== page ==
After reading David Hargreaves piece dealing with sharing knowledge in education (created together with the UK Department of Education and Skills) I’ve been thinking more and more about how innovation and collaboration networks within TAFE might enable better courses and further learning amongst it’s facilitators like me!
I’ve since tried to contact other Web Design facilitators within TAFE NSW and we managed to form an email group with around twenty members. But when one member (Tony Lorriman) suggested collaborating for resource development (using Moodle), there seemed to be only one other member who was keen on the idea (that one other member being me ).
I did try setting up a “TeachingWebDesign Wikispace” to see what might be involved, but given the amount of work involved in creating something like this, together with the effort of keeping it up-to-date (webdesign grows and evolves at quite a rapid pace), I started to realise that it’s not feasible for the two of us…
What if it was possible to create a ‘course’ with a much larger collaborative audience (ie. worldwide) while still linking this course to our own qualifications framework? All the hugely successful collaboration programs (such as Wikipedia or CSSZenGarden) allow everyone to be involved (still enabling editing and controlling vandelism). What if students and professionals could help educators to keep such a course up-to-date (like Leigh’s PayItForward Learning idea)?
According to David Hargreaves, networks of educators should be more like the internet - sharing innovative ideas without boundaries of institution, or even country:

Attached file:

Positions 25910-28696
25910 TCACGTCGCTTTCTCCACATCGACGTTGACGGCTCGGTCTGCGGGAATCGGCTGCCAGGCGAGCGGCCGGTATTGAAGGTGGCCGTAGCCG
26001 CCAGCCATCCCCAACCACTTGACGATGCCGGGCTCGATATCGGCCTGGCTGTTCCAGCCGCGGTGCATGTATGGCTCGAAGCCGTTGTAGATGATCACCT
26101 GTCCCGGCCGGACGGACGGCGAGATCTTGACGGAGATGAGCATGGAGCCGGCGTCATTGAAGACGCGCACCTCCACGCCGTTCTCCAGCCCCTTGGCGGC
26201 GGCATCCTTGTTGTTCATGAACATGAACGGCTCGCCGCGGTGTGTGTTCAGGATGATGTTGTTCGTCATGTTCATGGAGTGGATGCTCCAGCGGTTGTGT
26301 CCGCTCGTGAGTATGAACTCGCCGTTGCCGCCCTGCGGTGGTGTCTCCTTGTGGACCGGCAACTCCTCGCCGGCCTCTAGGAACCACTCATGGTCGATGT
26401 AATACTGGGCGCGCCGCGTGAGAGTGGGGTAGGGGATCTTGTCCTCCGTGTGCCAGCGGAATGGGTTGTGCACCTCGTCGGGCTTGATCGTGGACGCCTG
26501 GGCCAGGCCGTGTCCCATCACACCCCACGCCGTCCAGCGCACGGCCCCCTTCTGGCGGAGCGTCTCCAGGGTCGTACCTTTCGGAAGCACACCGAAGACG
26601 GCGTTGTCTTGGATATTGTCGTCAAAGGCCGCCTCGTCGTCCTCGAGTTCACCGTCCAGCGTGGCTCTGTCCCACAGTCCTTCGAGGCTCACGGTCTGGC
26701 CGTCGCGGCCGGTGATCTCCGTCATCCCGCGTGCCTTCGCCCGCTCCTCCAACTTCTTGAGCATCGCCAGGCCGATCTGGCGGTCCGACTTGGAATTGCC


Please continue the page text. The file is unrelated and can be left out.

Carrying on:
the path to system transformation requires every school to be willing to give away its innovations for free, in the hope of some return, but with no guarantee of it.
Enter the Web Design Wikiversity course:
Given that everything you need to learn Web Design is already freely available online, the purpose of this course isn’t to provide you with yet more content. Instead, this resource aims to provide a flexible learning path linking to excellent online resources together with fun learning activities that can be updated and improved by you - the participant.
Each module of the course includes suggested activities and may also be linked to qualifications within your country, helping you to demonstrate your skills or build a portfolio that you may be able to use towards assessment.
Although it’s only in its beginnings, I’ve tried to structure this Wiki-course so that it might attract a world-wide collaboration effort by separating the ‘course’ from the ‘qualifications’ so that the course can map to different national or even state-specific qualifications. Given the nature of Web Design, the course isn’t intended to ‘contain’ much in terms of content but rather provide a structured framework for learning Web Design with links to the excellent freely available online resources.
Each module might contain something like:
- Module Aim
- Suggested (learning) activities
- Your Learning Resources
- Related Qualifications
(for an example, see the Basic HTML and CSS module.)
I don’t expect this to take off too quickly, but it has been encouraging to already have some significant input from someone overseas! Hopefully I’ll get time to keep building on it together with others. Perhaps some students might be interested in being involved this semester - it would be great to get their feedback and learn from the experience myself.
Check it out at: http://en.wikibooks.org/wiki/Web_Design